Blue-tongue Lizard – enclosure
Blue-tongued lizards can be housed in both indoor and outdoor enclosures as long as the enclosure is safe, secure, free from danger of predators and theft and their spatial requirements are met.
Outdoor enclosures are typically larger than indoor enclosures and can be more suitable for multiple lizards. Both outdoor and indoor enclosures must provide the minimum spatial requirements for Blue-tongue lizards and are based on the extended length from snout to tail tip of the longest animal to be housed in the enclosure and written as L.
Enclosures must be no less than 4L2 (2L x 2L) with no dimension less than 0.75L. For example, if a lizard is 20cm in length, the enclosure must be a minimum of 40cm x 40cm.
It is always recommended to provide more space for Blue-tongue lizards if possible so they can move around as they would in their natural habitat. An adult Blue-tongue should never be kept in a tank less than 120cm in length and 60cm wide.
While some species of reptiles must have an appropriate sized enclosure for their current size, adult Blue-tongue-lizards can be kept in a larger enclosure than the minimum requirements state. However, it is preferable that juvenile and small animals are housed in smaller enclosures than larger adult animals.
Large glass aquariums/tanks make suitable indoor enclosures for Blue-tongue lizards. The top of the tank must be securely enclosed to prevent escapes and objects falling into the tank. A metal framework attached to the top of the tank with mesh secured over the frame is recommended. The enclosure must be inside a room that can be secured and locked to prevent escape, theft and attack by predators.
If housed in outdoor enclosures, adult Blue-tongued lizards can be content in a fairly large enclosure that replicates their natural habitat. Outdoor enclosures must be extremely secure as lizards can climb mesh, rocks and branches and other routes to escape. Outdoor enclosures must have a solid base, e.g. concrete and be completely enclosed on the sides. If there is any chance that the sides can be climbed then a roof that allows sunlight in, e.g. wire mesh needs to be fitted. Typical outdoor enclosures are constructed from a solid concrete base and sturdy, fine mesh with at least 2 solid sides. Other enclosures used to house lizards include open topped enclosures with smooth concrete walls that prevent climbing. These types of enclosures however must be within a secure compound and are often more expensive and difficult to construct.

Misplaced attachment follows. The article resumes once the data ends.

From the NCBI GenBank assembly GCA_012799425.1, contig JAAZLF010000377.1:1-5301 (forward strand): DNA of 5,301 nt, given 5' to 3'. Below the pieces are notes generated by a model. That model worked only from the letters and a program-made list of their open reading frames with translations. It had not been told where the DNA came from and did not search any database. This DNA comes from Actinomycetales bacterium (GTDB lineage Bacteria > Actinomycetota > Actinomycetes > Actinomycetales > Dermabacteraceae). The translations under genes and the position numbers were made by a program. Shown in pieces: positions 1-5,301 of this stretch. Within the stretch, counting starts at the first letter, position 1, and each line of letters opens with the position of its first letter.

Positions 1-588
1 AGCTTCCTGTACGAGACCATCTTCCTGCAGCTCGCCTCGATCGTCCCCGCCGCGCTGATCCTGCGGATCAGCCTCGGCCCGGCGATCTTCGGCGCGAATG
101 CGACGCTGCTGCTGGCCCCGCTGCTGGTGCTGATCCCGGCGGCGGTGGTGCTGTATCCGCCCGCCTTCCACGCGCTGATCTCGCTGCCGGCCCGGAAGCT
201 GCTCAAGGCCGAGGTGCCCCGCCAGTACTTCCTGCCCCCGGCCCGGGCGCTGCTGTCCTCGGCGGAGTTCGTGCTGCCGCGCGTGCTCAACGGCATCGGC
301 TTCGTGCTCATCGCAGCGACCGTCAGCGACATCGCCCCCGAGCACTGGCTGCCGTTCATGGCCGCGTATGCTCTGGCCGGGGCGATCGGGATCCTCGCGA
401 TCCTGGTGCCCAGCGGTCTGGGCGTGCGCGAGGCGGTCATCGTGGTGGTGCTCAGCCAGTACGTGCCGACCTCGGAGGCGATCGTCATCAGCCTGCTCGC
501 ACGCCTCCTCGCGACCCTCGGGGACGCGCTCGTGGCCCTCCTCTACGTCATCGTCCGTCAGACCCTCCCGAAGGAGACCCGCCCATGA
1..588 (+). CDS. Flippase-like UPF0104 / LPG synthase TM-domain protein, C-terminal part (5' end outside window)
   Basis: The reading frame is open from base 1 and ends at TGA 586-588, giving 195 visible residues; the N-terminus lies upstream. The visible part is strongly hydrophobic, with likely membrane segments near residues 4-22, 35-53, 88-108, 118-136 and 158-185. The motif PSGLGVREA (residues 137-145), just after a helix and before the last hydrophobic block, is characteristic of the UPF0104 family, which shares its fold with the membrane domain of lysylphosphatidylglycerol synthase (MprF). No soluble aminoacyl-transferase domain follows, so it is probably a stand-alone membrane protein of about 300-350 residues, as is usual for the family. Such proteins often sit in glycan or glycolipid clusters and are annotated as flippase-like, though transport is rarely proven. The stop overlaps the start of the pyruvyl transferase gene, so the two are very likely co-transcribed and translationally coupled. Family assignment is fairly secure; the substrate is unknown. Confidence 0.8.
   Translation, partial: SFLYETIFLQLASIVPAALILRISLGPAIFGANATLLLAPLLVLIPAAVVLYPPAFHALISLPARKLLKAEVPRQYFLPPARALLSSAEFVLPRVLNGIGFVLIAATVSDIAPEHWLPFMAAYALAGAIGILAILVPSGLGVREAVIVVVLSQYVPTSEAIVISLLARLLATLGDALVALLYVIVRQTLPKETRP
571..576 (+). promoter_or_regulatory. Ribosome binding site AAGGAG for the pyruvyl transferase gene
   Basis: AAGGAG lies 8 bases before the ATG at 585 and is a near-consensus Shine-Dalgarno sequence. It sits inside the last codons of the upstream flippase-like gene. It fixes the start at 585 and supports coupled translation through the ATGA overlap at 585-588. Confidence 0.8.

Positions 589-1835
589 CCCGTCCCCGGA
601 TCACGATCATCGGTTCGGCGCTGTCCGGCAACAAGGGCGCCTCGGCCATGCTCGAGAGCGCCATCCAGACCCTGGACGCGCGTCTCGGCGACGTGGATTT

Suitable substrates that can be used on the floor of enclosures include sandy soil, rocks and leaf litter. Glass aquariums can also be lined with paper however a more natural substrate is recommended if possible. The substrate should be kept dry to reduce humidity in the enclosure.
Blue-tongue lizards require plenty of hiding places in their enclosure. Small logs, hollow logs and boxes as well as rocks should be provided in the enclosure to replicate the natural environment. As Blue-tongue lizards climb and dig, it is essential that all furniture within the enclosure is secure and stable. Rocks and logs should be placed on the base of the enclosure rather than on top of the substrate to prevent lizards digging under furniture and causing collapses and injury.
It is also essential to provide a raised basking area under the heat lamp. Flat rocks, logs or other flat objects can be used to create the basking area platform. The rock or platform should be large enough for all lizards within the enclosure to stretch out on and large enough so that the lizards can also move to the edge of the basking area, away from the direct heat to find an appropriate temperature. The heat lamp should be placed to one side of the basking rock and the rock should be big enough so that lizards can choose to lay directly under the heat or to the side in a cooler area.